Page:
Olive Oil May Lower Heart Disease Risk in Fibromyalgia Patients

Olive Oil May Lower Heart Disease Risk in Fibromyalgia Patients
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Consuming olive oil may protect against thrombosis and inflammation, lowering the risk of cardiovascular disease in women with fibromyalgia, a study suggests.

The study, “Effects of Olive Oil Consumption on Cardiovascular Risk Factors in Patients with Fibromyalgia,” was published in the journal Nutrients.

A previous study by researchers in Spain suggested that women with fibromyalgia are at a higher risk of cardiovascular disease due to thrombosis (blood clots that can block blood vessels). This risk was related to altered blood-clotting parameters, including red blood cell and platelet countsplatelet distribution width (PDW; a measure of platelet size variability), mean platelet volume, and levels of fibrinogen protein — which promotes coagulation.

Olive oil, a key component of the Mediterranean diet, has been associated with protection against cardiovascular disease, thrombosis, and inflammation. The beneficial properties of olive oil are thought to be related to its high content of a type of healthy fat called monounsaturated fatty acids, or MUFAs. 

Both types of olive oil — extra virgin if produced by crushing and pressing the olives, and refined if treated — have the same composition of MUFAs and differ mostly in minor components. 

This same Spanish team has now investigated the effects of the two types of olive oil on thrombosis and inflammation markers associated with cardiovascular risk in women with fibromyalgia.

The study enrolled 30 participants, 15 of whom were asked to consume 50 mL of organic extra virgin olive oil per day, while the other 15 consumed the same daily amount of organic refined olive oil, for a total of three weeks.

Ages were similar between the two groups — approximately 54.1 years in the extra virgin olive oil group and 49.8 years in those taking refined olive oil. No patient was aware of what kind of olive oil they were consuming.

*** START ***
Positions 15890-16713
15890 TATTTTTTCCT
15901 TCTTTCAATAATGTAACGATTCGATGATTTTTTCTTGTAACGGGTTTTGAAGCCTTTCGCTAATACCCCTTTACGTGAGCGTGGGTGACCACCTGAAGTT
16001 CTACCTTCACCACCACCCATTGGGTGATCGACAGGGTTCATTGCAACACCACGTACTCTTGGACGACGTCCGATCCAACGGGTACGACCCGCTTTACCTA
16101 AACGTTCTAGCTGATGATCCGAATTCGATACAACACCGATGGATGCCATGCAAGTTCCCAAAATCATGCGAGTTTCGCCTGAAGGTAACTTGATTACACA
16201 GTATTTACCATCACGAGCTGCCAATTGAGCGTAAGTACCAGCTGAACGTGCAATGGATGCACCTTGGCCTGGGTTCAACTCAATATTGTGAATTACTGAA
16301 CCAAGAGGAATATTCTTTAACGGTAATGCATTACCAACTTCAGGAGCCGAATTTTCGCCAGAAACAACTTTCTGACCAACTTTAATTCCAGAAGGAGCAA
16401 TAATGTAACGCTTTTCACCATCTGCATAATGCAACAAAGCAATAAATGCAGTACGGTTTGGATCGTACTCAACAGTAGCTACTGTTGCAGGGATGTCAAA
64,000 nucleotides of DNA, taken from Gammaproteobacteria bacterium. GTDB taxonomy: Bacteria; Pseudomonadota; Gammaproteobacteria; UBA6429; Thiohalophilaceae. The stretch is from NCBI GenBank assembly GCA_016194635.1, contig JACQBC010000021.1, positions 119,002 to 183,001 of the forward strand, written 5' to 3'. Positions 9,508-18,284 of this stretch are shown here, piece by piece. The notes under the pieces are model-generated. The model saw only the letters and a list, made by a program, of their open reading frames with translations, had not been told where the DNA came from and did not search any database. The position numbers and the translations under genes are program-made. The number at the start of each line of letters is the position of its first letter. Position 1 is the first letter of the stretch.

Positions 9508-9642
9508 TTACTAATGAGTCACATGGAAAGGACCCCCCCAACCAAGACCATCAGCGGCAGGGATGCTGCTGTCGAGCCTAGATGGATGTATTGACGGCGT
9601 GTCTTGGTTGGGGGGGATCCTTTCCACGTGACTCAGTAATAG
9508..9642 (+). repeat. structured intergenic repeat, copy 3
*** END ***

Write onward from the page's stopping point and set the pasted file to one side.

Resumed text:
Results showed that consumption of extra virgin olive oil caused a reduction in red blood cell count and erythrocyte sedimentation rate (ESR; an inflammation marker) of fibromyalgia patients compared with values at the start of the study. Women who consumed refined olive oil experienced increased mean platelet volume, but decreased PDW, fibrinogen levels, ESR, and neutrophil-to-lymphocyte ratio — also an indicator of inflammation.

Additionally, PDW values declined significantly with refined olive oil compared with women taking extra virgin oil. Levels of cortisol — a key hormone in metabolism, immune response, and response to stress — decreased with extra virgin oil, but increased in the refined oil group.

Overall, as in the team’s previous study, women with fibromyalgia showed higher fibrinogen, PDW, and red blood cell counts, as well as lower platelet volume, than healthy people; these results “show that olive oil may return altered levels compared to those of the healthy controls,” the researchers wrote.

In addition, the decrease in ESR seen with both types of olive oil contrasts with the elevated levels of this inflammation marker seen in women with fibromyalgia in another prior study by the same team.  

“The results of this preliminary study have revealed, for the first time, that consumption of both [extra virgin olive oil] and ROO [refined olive oil] may improve a number of cardiovascular risk markers in patients with [fibromyalgia], evidencing the antithrombotic and antiinflammatory properties of olive oil,” the scientists wrote.

Suggesting that the benefits of olive oil in fibromyalgia may be due to its abundance of MUFAs, the researchers added that “these findings recommend the consumption of olive oil as adjuvant for the prevention and/or treatment of cardiovascular diseases in patients with [fibromyalgia].”

Total Posts: 27
José is a science news writer with a PhD in Neuroscience from Universidade of Porto, in Portugal. He has also studied Biochemistry at Universidade do Porto and was a postdoctoral associate at Weill Cornell Medicine, in New York, and at The University of Western Ontario in London, Ontario, Canada. His work has ranged from the association of central cardiovascular and pain control to the neurobiological basis of hypertension, and the molecular pathways driving Alzheimer’s disease.
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